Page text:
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anonymous
 3 years ago
Is anyone interested in posting their code for Exercise 2.6, the NIMS game? I have mine working but I thought it would be nice to see others.
anonymous
 3 years ago
Is anyone interested in posting their code for Exercise 2.6, the NIMS game? I have mine working but I thought it would be nice to see others.

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anonymous
 3 years ago
Best ResponseYou've already chosen the best response.0Of course another quirk in OS is I can't attach a file to a question, but I can to a comment, hence:

andrew.m.higgs
 3 years ago
Best ResponseYou've already chosen the best response.2Yours looks more elegant than mine. :) I also went on step further and wrap parts in functions and made it that more than two players could play. But that was just for fun.

anonymous
 3 years ago
Best ResponseYou've already chosen the best response.0Yours is much more robust than mine. And you've used booleans and min, so kudos to you.Thanks for posting.dan

andrew.m.higgs
 3 years ago
Best ResponseYou've already chosen the best response.2Pleasure. I believe we learn the most by comparing. That is what makes open source so wonderful. I am going to study your cod because i like the way you worked through the problem.

anonymous
 3 years ago
Best ResponseYou've already chosen the best response.0Study my cod just for the halibut ;)

andrew.m.higgs
 3 years ago
Best ResponseYou've already chosen the best response.2:) See, peer review works...

anonymous
 3 years ago
Best ResponseYou've already chosen the best response.0Since there is nearly identical code handling each player, I combined them and set a variable to denote the current player.

andrew.m.higgs
 3 years ago
Best ResponseYou've already chosen the best response.2What I did as an added bit of work was to create a function called make_move and made it that more then 2 players could play at once.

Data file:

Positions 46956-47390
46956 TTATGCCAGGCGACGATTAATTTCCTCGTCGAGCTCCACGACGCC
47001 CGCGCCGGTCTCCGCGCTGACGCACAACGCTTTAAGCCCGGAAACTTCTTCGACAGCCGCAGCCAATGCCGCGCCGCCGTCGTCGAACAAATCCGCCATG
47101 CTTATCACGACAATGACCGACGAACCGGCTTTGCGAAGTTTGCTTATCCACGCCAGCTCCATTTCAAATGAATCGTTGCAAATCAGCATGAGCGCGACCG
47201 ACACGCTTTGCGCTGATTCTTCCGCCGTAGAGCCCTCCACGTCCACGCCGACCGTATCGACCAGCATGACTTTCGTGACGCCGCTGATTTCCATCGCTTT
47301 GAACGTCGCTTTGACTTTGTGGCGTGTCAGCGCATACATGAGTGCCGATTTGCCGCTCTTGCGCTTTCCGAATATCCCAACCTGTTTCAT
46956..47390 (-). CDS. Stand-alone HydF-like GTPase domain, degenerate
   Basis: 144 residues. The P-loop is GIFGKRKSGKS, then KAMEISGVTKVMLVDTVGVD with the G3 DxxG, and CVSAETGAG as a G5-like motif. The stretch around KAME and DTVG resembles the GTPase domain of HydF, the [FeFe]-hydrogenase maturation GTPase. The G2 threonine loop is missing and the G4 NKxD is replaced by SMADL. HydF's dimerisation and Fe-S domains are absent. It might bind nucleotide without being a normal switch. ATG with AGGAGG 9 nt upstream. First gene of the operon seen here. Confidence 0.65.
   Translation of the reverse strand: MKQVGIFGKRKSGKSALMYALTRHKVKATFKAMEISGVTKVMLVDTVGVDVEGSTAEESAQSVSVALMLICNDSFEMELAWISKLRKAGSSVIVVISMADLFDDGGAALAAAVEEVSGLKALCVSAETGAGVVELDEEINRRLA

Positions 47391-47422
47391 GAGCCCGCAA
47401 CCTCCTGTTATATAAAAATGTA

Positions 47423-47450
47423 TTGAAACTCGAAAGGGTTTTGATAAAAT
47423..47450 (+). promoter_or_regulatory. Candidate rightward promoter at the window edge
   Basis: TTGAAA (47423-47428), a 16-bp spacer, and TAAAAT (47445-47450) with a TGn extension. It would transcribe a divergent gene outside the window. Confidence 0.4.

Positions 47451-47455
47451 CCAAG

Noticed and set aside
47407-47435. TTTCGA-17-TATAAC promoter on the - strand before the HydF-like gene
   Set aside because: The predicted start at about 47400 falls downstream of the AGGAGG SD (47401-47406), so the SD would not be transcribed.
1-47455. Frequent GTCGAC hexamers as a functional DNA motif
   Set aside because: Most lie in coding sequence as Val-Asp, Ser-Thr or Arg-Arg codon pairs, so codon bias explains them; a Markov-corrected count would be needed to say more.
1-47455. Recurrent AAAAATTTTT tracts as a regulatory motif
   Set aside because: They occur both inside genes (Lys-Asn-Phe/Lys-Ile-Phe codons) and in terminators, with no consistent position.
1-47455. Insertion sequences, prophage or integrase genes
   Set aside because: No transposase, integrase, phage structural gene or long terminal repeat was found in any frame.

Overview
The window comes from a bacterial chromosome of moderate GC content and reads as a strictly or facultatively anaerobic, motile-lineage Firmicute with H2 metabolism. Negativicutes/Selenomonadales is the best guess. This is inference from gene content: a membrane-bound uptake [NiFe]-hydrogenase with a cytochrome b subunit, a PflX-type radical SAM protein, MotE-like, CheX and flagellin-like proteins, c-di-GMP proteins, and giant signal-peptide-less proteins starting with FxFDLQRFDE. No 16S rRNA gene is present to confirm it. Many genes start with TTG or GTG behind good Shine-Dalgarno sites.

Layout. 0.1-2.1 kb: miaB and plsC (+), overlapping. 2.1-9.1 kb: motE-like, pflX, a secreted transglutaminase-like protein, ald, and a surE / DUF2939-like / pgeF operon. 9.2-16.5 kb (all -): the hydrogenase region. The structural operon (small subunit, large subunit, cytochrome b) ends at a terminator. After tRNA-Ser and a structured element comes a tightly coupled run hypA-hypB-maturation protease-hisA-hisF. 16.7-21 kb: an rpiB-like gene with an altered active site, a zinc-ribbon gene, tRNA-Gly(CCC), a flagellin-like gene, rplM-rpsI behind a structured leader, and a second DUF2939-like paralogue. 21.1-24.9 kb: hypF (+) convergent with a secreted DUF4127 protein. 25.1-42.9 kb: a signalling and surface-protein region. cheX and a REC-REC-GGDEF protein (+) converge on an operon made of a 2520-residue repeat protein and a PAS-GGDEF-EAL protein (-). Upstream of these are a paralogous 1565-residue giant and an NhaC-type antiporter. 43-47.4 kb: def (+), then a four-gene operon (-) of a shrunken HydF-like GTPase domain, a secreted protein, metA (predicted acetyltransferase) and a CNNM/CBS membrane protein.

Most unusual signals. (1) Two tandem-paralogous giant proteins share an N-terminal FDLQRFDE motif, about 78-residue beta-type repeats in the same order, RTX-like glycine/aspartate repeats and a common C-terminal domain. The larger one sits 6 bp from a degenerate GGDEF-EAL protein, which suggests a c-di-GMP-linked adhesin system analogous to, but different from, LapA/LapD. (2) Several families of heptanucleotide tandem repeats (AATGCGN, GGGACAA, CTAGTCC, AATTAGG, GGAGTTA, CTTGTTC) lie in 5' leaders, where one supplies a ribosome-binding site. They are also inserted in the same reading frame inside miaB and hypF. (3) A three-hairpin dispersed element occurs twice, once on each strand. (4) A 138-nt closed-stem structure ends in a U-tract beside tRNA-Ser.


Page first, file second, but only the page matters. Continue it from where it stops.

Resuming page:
anonymous
 3 years ago
Best ResponseYou've already chosen the best response.0I tried it with recursion and tried to avoir any exception during game... seems to work fine

andrew.m.higgs
 3 years ago
Best ResponseYou've already chosen the best response.2Hi Fabien, I like your code. Very neat indeed. Only problem is that stack can go negative which means you will never end the game, in certain circumstances. :)

anonymous
 3 years ago
Best ResponseYou've already chosen the best response.0Made a mistake in my while test... forgot to convert choice to integer and flipped the comparator... Like, I think the problem shouldn't happen again...

anonymous
 3 years ago
Best ResponseYou've already chosen the best response.0I like the recursive solution from FabienTourne. Anyway, here is mine:

anonymous
 3 years ago
Best ResponseYou've already chosen the best response.0I'll post the function I used to make the English grammatically correct (with regards to singular vs plural): def plural(counter, word): if word == "stones": if counter == 1: return "stone" else: return "stones" elif word == "are": if counter == 1: return "is" else: return "are" elif word == "remain": if counter == 1: return "remains" else: return "remain" else: return None
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